There is no shortage of issues galvanizing, disturbing, and separating bankers these days, as I learned during several conventions I addressed recently.
The hottest topics: Social Security, the Internet, insurance, and the debate about small versus large banks.
Many bankers came up to me after my talks to agree with my view that the alleged problem with Social Security is hype. The problem, we are told, is that Social Security will run out of money in 2034.
Until early this month the fatal year was supposed to be 2032, but new money was found somewhere. Who can predict what will happen next week, much less 34 years from now? What's more, the assumptions on economic growth are all pretty hypothetical.
Generating fear about the solvency of Social Security is simply Washington's way of scaring the public so that government can use today's surpluses to cut the national debt instead of cutting taxes.
Social Security collections are simply part of government revenue. So as long as the Federal Reserve can create money and the Treasury can borrow from the Fed when needed, the system will not go bankrupt. Bankers offered no objection to this conclusion.
But the other topics generated far more controversy. Prime among these issues was the Internet.
I have long been a conservative on virtual banking. My contention is that almost everything we now do through Internet banking can be done as conveniently by more traditional methods.
Take the Web page. It is really a marketing and advertising vehicle; the information it offers can be provided through brochures and ads.
Borrowing via the Internet involves filling out forms that could be mailed to your home without using a computer. Transfer of funds can be done by phone, as can bill payment. And bills can be paid by direct debit initiated by vendors, such as the phone or utility companies.
The main advantage I see in the Internet is bill presentment, so that transfers to pay bills can be handled without needing hard copies prepared and mailed. I heard a great deal of disagreement on this one, and I must say I was almost won over.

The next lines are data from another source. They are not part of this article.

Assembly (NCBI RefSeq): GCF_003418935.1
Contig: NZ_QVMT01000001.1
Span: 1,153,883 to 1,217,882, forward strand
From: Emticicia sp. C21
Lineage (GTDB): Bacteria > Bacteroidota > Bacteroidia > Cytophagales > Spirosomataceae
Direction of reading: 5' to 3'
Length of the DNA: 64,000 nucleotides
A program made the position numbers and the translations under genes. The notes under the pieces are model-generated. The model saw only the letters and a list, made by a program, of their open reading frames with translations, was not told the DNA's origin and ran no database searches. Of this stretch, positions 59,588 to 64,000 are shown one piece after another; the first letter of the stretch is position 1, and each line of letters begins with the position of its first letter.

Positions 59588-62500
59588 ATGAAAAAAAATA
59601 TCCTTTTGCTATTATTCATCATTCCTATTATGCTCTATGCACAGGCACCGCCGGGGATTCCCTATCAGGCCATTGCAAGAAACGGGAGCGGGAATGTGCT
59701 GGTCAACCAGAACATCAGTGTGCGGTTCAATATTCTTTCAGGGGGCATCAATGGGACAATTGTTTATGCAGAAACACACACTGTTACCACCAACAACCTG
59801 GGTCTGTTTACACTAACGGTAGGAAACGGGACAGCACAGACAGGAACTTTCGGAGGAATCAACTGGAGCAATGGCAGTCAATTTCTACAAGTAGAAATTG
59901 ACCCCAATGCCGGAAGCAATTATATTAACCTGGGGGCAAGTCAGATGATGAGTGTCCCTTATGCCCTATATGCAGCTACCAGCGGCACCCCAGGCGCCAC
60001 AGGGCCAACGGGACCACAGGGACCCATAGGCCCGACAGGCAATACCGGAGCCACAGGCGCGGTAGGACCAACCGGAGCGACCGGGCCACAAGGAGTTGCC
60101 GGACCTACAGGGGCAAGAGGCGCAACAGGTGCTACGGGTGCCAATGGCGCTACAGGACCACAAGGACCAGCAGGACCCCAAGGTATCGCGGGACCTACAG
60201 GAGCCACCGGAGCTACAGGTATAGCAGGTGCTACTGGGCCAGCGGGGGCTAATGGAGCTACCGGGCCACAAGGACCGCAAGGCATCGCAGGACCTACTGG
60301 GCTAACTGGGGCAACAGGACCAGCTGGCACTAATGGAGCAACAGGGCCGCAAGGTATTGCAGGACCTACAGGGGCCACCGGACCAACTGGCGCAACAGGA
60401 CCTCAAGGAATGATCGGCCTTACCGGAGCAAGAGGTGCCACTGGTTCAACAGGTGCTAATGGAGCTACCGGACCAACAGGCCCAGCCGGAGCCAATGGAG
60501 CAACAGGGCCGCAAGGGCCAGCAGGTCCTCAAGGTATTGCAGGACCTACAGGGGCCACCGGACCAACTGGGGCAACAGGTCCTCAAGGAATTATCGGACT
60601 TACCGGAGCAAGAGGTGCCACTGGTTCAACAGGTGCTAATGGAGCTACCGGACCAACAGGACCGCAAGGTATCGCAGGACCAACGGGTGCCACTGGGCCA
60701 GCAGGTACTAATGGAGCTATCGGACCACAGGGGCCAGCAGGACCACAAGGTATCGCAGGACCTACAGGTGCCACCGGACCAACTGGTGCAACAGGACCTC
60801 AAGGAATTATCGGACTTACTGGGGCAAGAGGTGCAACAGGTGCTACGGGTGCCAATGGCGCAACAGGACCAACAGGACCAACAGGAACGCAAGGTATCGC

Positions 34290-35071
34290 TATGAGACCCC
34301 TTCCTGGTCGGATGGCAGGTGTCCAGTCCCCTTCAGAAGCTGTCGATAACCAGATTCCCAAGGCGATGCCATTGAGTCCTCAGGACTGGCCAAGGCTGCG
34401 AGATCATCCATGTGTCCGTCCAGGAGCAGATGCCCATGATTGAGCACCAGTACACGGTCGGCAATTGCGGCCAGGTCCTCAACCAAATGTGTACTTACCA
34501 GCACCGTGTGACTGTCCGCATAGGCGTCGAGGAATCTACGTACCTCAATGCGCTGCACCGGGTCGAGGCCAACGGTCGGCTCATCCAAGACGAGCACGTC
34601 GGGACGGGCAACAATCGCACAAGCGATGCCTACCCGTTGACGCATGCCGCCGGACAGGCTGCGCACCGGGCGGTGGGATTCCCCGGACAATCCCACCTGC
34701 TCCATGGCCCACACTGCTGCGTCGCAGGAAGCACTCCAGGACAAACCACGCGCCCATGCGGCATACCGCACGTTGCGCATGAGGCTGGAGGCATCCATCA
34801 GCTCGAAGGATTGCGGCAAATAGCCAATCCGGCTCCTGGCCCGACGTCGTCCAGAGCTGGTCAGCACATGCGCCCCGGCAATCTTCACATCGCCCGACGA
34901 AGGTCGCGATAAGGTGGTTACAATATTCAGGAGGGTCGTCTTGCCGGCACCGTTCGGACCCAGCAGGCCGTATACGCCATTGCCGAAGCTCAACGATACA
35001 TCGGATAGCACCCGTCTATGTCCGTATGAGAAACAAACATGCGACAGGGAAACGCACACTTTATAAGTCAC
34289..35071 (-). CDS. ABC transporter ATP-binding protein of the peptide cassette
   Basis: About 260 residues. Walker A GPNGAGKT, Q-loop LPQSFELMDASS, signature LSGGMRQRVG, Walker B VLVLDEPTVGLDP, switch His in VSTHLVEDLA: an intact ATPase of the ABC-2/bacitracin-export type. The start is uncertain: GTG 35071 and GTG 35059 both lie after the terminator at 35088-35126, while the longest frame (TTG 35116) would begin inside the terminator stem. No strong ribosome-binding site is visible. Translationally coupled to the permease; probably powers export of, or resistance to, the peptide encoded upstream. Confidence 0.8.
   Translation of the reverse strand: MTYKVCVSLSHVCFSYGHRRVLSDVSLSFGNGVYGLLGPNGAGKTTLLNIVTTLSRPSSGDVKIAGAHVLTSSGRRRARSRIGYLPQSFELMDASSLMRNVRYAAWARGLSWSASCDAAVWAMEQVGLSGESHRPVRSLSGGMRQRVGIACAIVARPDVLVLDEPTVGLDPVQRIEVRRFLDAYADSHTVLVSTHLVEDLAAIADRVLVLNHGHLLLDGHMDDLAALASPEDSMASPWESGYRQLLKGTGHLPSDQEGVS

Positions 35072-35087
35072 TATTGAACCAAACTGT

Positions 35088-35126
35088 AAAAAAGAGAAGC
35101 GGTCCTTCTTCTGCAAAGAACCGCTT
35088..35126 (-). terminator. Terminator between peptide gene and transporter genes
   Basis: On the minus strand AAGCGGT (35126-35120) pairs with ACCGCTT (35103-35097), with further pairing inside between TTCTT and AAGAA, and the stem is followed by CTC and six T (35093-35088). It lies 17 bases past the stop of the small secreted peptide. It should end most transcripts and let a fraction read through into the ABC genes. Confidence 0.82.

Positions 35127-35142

Many bankers admit that the Internet provides little that can't be done easily without it. But they also report that their younger customers, and many older ones, feel modern and excited about using it.
There is also the issue of image. Our nation is computer-driven, and banks that ignore the Internet are viewed as being behind the times.
But there are warning lights. One progressive banker who started to offer car loans on the Internet reported that only 3% of the applications were approved, versus about 70% of those received in traditional ways.
My conclusion: The Internet is going to play a major role in banking, but you don't have to lead the pack in offering Internet services.
Still more debate was prompted by the topic of selling insurance.
Today's delivery system for insurance is truly consumer-unfriendly. Why should so high a percentage of the premium in the first year or early years go to salespeople? Why must getting insurance be so complicated? Here is a real opportunity for banks to play a much more important role.
But the worries are that if a bank sells insurance and annuities, it is robbing itself of potential deposits. And bankers also know that fighting the political power of the insurance industry will take a lot of effort, education, and luck.
Finally there is the issue of small versus large banks.
Larger ones are turning away from smaller-denomination loans and relying more on automated credit scoring. As a result, many bankers see a real opportunity for established community banks and startups to provide the personal service and credit accommodations that the larger ones are eliminating.
So the hottest issue at banker meetings these days is whether the automated and expanded services offered by larger banks will win over a public accustomed to personal service but with only a traditional banking menu.